Submitted: October 19, 2001.
Filed: January 9, 2002.
David A. Harbeck, argued, Minneapolis, MN (Joh R. Stoebner, Minneapolis, MN, on the brief), for appellant.
Nicholas G.B. May, argued, Minneapolis, MN (Donald H. Nichols, Minneapolis, MN, on the brief), for appellee.
Before BOWMAN, RICHARD S. ARNOLD, and HANSEN, Circuit Judges.
The trustee in bankruptcy appeals the District Court's decision that Susan Wick, the debtor, is entitled to the entire amount of proceeds from stock options that were not yet vested when she filed for Chapter 7 bankruptcy. The District Court held that the options were fully exempted, and that, in any event, the trustee's failure to object to the exemption within 30 days barred the estate from receiving the proceeds. We reverse. We hold that Ms. Wick exempted the options only partially. The estate is therefore entitled to the part of the options' value that is the result of Ms. Wick's pre-petition services, less her exemption amount. Accordingly, we remand for entry of judgment in favor of the trustee for $28,475.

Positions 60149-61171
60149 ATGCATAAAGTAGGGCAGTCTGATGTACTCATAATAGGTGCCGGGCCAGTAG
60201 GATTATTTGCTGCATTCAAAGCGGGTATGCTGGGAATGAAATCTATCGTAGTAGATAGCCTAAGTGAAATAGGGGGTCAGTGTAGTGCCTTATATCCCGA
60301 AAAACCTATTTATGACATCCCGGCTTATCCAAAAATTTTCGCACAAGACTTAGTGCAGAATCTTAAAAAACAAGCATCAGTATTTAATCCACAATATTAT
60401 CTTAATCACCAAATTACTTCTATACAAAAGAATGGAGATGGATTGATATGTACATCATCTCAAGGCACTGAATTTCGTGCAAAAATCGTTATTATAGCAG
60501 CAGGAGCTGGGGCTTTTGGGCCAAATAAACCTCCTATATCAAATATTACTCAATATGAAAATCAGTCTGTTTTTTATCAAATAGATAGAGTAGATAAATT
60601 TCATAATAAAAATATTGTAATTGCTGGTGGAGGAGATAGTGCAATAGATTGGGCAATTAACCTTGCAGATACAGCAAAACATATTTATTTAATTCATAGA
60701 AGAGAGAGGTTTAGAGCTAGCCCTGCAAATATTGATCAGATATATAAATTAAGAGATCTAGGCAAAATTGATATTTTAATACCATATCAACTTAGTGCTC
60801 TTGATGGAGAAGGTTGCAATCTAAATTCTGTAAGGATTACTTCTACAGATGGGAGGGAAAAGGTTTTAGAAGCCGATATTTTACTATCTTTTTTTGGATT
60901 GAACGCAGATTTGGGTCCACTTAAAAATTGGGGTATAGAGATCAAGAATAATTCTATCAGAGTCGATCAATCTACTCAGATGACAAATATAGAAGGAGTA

On July 29, 1997, Ms. Wick filed for Chapter 7 bankruptcy. On Schedule B, Personal Property, she listed as an asset the "[p]otential right to receive percentage interest in Teaching Temps, Inc. under employment agreement" and stated its current market value as "[u]nknown." Ms. Wick had received this contingent stock option as part of the sale of her company, Teaching Temps, Inc., in March 1997 to Joseph Noonan. In order to receive a 24.5% share of the company's stock, Ms. Wick was required to remain an employee of Teaching Temps until March 1998, one year following the date of the agreement.
Ms. Wick also listed her stock options on Schedule C, Property Claimed as Exempt. Using the federal "wild card" or "catchall" exemption, 11 U.S.C. § 522(d)(5), as the statutory basis, Ms. Wick listed the stock options, stating the current market value of the options as "unknown" and the value of her claimed exemption as "unknown."
At the meeting of creditors, the trustee in Ms. Wick's case had the opportunity to question Ms. Wick about the stock options. He requested and received from her a copy of the employment agreement that described the options. The trustee did not object to the exemption at that time. On November 4, 1997, Ms. Wick received a discharge of her debts. She continued to work for Teaching Temps.